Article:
Justin Webb’s childhood was far from ordinary. “The TV news came on and a lugubrious-looking chap in a light coloured suit with a deep, plummy voice said something about the balance of payments. ‘That’s your father’, my mother said, quite unprompted.”
Between his mother’s undiagnosed psychological problems and his step-father’s untreated ones, life at home was dysfunctional at best. But with gun-wielding school masters and substandard living conditions, Quaker boarding school wasn’t much better. And the backdrop to this coming of age story? Britain in the 1970s. Led Zeppelin, Janis Joplin and Free. Strikes, inflation and IRA bombings. A time in which attitudes towards mental illness, parenting and masculinity were worlds apart from the attitudes we have today. A society that believed itself to be close to the edge of breakdown.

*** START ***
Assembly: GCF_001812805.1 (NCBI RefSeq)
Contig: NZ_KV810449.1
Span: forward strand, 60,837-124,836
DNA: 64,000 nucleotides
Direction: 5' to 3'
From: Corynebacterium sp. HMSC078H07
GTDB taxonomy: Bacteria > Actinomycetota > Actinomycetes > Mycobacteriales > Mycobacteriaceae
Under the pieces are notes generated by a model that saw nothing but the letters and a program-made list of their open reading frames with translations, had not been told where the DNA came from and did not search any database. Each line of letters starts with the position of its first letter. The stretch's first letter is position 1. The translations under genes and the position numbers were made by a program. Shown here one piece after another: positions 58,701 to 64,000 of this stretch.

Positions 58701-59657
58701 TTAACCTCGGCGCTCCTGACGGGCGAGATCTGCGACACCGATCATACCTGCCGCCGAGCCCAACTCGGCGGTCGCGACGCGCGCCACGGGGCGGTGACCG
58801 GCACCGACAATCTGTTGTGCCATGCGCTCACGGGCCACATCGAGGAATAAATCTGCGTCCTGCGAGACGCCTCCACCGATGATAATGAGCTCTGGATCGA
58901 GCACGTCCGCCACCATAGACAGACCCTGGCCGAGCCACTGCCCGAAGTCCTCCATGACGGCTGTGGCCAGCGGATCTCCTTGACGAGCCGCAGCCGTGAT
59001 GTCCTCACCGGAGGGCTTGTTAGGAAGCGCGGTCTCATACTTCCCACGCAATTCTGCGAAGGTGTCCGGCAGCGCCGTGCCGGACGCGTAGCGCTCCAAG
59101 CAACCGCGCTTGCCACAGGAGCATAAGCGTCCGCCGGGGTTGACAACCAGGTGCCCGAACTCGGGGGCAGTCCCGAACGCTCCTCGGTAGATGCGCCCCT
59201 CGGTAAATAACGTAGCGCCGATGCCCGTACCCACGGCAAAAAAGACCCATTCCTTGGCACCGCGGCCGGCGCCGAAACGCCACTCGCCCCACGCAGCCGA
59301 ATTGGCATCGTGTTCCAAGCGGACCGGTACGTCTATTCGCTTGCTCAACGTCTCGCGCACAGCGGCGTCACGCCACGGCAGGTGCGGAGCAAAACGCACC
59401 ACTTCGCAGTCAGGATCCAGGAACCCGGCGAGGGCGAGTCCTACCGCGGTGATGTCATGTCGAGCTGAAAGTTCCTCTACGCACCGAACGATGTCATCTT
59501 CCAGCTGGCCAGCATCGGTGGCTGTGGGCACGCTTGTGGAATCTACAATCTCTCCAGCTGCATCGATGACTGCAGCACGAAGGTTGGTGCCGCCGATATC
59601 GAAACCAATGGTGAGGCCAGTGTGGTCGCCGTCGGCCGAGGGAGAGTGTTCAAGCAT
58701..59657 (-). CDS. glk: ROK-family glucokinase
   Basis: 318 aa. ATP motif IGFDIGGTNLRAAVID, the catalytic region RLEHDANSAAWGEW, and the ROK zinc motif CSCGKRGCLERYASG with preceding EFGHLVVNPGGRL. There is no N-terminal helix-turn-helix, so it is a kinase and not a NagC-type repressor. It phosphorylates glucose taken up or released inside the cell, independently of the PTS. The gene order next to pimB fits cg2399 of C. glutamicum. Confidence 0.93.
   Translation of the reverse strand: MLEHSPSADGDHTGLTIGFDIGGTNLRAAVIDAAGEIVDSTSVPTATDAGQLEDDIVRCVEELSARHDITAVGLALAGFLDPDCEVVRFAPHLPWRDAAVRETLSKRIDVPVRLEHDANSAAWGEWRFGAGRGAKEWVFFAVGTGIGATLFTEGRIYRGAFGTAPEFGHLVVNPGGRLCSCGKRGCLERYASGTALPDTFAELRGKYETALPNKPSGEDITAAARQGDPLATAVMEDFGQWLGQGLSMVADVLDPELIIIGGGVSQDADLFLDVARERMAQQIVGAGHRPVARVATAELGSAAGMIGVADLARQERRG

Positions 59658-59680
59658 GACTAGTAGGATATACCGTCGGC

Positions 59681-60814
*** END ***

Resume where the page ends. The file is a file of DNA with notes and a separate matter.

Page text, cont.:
On radio and television, Justin Webb comes across as one of this country’s most relaxed and affable broadcasters. His moving and frank memoir tells a different story of a childhood defined by loneliness, the absence of a father and the grim experience of a Quaker boarding school. He gives a perceptive account of Britain in the 1970s when the country was at its most stagnant and grey. He talks to broadcaster and journalist Sophie Raworth about his story of hope and how the gift of a radio changed the life of an unhappy little boy and put him on the road to becoming one of Britain’s most trusted journalists.